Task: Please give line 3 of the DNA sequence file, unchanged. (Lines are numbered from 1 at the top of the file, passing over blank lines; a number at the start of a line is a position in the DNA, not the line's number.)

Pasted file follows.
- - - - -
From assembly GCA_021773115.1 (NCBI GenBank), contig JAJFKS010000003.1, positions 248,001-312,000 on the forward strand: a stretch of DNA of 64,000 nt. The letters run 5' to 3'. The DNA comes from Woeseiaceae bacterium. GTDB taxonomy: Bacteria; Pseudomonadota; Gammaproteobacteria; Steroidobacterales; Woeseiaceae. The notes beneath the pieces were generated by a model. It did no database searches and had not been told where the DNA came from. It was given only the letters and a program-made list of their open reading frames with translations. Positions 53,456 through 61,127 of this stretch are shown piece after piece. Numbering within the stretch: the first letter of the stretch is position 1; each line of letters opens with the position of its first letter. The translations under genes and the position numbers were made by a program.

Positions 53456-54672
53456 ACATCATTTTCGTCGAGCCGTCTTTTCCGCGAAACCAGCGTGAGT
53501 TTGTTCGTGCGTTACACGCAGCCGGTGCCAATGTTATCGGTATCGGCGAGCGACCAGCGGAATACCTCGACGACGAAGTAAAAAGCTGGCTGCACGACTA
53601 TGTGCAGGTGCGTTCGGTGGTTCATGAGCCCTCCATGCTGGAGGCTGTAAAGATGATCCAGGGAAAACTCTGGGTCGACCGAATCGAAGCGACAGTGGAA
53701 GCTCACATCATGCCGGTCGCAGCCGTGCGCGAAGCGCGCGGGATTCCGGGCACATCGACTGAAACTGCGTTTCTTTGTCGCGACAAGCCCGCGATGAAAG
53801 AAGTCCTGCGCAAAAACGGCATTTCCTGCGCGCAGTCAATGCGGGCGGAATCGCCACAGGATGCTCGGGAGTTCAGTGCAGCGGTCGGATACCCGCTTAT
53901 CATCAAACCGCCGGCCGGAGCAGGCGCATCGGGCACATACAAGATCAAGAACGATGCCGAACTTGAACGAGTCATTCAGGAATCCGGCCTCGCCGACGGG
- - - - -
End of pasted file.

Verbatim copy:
53456 ACATCATTTTCGTCGAGCCGTCTTTTCCGCGAAACCAGCGTGAGT